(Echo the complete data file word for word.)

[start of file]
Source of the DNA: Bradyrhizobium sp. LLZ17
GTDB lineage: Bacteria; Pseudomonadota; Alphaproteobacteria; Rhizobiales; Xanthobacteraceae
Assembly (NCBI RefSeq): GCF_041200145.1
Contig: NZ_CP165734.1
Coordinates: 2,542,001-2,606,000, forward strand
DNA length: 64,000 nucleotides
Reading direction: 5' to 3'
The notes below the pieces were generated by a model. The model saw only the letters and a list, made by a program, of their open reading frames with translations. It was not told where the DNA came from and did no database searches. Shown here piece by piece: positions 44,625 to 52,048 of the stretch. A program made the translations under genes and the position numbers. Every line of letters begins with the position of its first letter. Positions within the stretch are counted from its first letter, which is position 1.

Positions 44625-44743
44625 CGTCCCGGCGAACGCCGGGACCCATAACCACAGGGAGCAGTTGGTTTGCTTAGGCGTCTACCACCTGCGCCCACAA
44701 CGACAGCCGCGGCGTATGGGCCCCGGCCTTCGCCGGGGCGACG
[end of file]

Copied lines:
Source of the DNA: Bradyrhizobium sp. LLZ17
GTDB lineage: Bacteria; Pseudomonadota; Alphaproteobacteria; Rhizobiales; Xanthobacteraceae
Assembly (NCBI RefSeq): GCF_041200145.1
Contig: NZ_CP165734.1
Coordinates: 2,542,001-2,606,000, forward strand
DNA length: 64,000 nucleotides
Reading direction: 5' to 3'
The notes below the pieces were generated by a model. The model saw only the letters and a list, made by a program, of their open reading frames with translations. It was not told where the DNA came from and did no database searches. Shown here piece by piece: positions 44,625 to 52,048 of the stretch. A program made the translations under genes and the position numbers. Every line of letters begins with the position of its first letter. Positions within the stretch are counted from its first letter, which is position 1.

Positions 44625-44743
44625 CGTCCCGGCGAACGCCGGGACCCATAACCACAGGGAGCAGTTGGTTTGCTTAGGCGTCTACCACCTGCGCCCACAA
44701 CGACAGCCGCGGCGTATGGGCCCCGGCCTTCGCCGGGGCGACG